Physical Therapy after concussion
With fall/winter comes Saturdays and Sundays filled with college football and NFL game days. Although the NFL has been cracking down on concussion evaluations and has instituted fines for teams who violate these rules, we still see high speed, large impact hits each game. In 2017 alone, there were 291 reported concussions from pre-season through the end of the NFL season.1
While we may not be seeing many NFL players in our clinic, there is growing concern regarding the incidence of concussion in youth athletes, as well as in older adults after falling. What exactly is a concussion? What are the signs and symptoms that indicate the need for further medical attention? What can a physical therapist do after concussion? More evidence is pointing away from the traditional thought that "rest is best".
What is a concussion?
A concussion is a brain injury that occurs when the brain is shaken inside the skull, occurring during rapid movement changes or a direct blow to the head. This can lead to immediate or delayed changes to brain composition and/or function. Contrary to what you may expect, less than 10% of concussions involve a loss of consciousness. 2
How do I know if I have a concussion?
Immediate symptoms include:
- headache, dizziness, fatigue, double vision, sensitivity to light and sound, slurred speech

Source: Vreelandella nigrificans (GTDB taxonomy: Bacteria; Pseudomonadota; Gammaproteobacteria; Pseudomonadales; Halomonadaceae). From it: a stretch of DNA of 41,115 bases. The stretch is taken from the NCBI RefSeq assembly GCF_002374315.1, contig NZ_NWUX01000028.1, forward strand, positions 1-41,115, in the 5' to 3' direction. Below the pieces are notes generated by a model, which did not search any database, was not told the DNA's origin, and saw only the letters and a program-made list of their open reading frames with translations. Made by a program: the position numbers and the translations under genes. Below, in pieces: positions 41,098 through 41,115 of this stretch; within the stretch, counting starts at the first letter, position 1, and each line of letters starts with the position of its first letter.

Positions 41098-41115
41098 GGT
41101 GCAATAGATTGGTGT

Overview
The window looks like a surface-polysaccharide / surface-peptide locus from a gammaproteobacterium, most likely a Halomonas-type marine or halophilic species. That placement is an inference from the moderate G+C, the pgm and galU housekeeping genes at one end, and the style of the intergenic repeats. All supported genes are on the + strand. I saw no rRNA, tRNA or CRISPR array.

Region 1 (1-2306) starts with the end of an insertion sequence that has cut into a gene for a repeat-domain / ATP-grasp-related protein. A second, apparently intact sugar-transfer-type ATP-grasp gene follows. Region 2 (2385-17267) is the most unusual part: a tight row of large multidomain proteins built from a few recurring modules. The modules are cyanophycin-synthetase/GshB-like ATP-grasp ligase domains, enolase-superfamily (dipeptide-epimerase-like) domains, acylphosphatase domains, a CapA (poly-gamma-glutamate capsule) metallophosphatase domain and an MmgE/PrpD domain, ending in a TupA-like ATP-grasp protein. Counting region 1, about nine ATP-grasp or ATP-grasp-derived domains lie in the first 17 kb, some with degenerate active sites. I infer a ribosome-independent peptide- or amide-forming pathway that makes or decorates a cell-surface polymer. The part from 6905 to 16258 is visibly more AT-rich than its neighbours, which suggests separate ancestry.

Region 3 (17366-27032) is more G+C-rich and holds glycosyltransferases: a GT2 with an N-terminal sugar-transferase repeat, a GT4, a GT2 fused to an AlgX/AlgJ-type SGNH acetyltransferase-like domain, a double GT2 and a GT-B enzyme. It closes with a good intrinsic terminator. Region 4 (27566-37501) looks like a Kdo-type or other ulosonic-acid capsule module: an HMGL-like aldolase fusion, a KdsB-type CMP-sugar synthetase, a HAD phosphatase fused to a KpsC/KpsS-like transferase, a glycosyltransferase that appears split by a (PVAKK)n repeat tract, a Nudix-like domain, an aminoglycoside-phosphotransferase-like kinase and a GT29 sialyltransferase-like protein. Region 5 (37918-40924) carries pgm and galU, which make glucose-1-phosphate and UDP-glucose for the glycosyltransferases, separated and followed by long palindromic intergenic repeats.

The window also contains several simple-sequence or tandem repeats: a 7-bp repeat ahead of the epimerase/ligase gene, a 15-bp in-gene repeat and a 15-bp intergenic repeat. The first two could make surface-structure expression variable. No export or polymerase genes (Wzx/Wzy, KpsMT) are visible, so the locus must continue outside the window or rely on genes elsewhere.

- difficulty with short-term or long-term memory, confusion, slowed "processing" (eg, a decreased ability to think through problems), "Fogginess", difficulty concentrating, worsening grades in school
- Irritability, restlessness, anxiety, depression, aggression, change in personality or behavior
Long term signs/symptoms include:
- growth problems (children), fatigue, weight gain, low blood pressure, muscle weakness, chronic headaches or dizziness, early dementia/chronic traumatic encephalopathy (brain disorder)
If you've sustained a direct blow, MVA or accident and think you may have a concussion, consult your PCP and/or seek medical attention at urgent care center. 2
What can a physical therapist do for me?
The American Physical Therapy Association "recognizes that physical therapists are part of the multidisciplinary team of licensed health care providers that provides concussion management." Evidence shows that appropriately guaged and challenged exertion that is appropriately timed in the recovery phase can play a key role in returning people who've been concussed to prior level of function. There is substantial research and evidence for "the benefits of exertional treadmill testing in return-to-activity management of people with concussion." 3
Following concussion, "up to 79% of patients report dizziness and 56% of patients experience balance impairment." Vestibular PTs are trained in the assessment of balance and dizziness, and vestibular physical therapy has proven beneficial in managing patients who experience post-concussive dizziness. 4
Consult our website for more information on vestibular physical therapy with Reischl PT's own vestibular specialist, Carlos Moreno PT DPT, NCS.